A: I would give it all to Adam West. I grew up watching him on the 60s Batman show and he is where it begins and where it ends as Big Daddy. I met Adam West once and I said “did you see I was channeling you?” and he said “I saw you TRY to channel me!”
11. Q: Lord of War is one of my favorite examples of “there’s a lot more to this” in cinema. Do you feel like this movie impacted your career significantly?
A: I think Lord of War is the best movie I made pertaining to a political situation and I think that it’s influenced other movies like Wolf of Wallstreet. I think the narrative and voiceover work and the portrayal of a reprehensible gun runner in the light of an attractive charming personality was ahead of its time.
12. Q: Face/Off is one of my favorite action movies. How did you go through the process of learning to portray a different actor? Thanks for all you do!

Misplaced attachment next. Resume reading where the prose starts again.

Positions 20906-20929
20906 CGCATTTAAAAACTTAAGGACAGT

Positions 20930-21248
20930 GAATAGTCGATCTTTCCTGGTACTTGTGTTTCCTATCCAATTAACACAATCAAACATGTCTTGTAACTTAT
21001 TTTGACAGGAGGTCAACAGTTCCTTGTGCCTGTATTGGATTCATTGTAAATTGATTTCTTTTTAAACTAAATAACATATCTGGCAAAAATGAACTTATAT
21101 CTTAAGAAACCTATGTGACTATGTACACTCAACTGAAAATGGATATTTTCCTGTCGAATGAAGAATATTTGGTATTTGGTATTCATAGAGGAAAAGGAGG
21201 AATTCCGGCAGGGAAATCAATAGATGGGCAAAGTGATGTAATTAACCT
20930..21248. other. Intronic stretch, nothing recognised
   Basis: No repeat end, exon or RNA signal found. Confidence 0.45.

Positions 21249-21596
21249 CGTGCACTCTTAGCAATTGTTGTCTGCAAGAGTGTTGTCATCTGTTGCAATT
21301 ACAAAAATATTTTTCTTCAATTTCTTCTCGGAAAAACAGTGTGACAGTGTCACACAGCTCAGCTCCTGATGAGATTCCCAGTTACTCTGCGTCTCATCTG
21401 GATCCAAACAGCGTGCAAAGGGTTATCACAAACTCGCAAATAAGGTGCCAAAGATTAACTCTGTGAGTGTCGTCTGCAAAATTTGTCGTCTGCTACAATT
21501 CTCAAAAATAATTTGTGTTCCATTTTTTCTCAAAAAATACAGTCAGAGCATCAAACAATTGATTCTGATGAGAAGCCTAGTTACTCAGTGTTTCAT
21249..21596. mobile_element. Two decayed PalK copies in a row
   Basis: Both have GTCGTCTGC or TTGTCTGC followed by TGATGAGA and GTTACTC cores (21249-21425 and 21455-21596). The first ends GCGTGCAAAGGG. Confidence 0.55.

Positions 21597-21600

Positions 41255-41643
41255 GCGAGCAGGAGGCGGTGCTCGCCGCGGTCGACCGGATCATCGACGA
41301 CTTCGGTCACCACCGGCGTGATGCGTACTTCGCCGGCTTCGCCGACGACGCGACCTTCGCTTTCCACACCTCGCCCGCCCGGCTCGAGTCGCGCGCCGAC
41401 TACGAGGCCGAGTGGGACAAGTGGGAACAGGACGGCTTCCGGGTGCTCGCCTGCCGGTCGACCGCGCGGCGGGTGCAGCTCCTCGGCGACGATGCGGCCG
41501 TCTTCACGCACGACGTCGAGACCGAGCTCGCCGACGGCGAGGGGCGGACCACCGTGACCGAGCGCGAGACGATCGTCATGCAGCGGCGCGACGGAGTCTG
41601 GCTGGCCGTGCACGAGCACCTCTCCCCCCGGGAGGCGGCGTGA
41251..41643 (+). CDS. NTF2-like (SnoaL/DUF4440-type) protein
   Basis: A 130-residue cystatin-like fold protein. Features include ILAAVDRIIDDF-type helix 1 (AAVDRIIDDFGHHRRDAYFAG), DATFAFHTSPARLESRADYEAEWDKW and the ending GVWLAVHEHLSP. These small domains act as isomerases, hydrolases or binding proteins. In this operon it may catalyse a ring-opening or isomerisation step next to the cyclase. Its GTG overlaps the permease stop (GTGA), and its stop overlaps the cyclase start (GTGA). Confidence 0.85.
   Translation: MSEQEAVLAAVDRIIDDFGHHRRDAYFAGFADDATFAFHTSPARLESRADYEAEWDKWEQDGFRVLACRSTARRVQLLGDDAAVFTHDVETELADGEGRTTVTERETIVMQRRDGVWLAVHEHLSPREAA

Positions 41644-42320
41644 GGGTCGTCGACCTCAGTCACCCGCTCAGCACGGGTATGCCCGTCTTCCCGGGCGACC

A: Thank you. Face/Off is my favorite action movie, largely because we had the maestro John Woo to direct. The process was a matter of getting videos of Travolta’s dailies and trying to study it so I could copy his voice and movements. John Travolta conversely did the same with my dailies.
13. Q: Is there a performance of yours you feel gets misunderstood by fans who turn it into a meme or gag?
A: Well, let’s talk about the difference between “meme” and the word “gag.” My understanding is that “meme” represents a symbol of a pop-cultural movement of sorts. A “gag” is somewhere in the realm of a diss and I don’t look at anything anymore as a diss. I see it more as a recognition of some sort of expression.
14. Q: Have you kept in contact with David Lynch?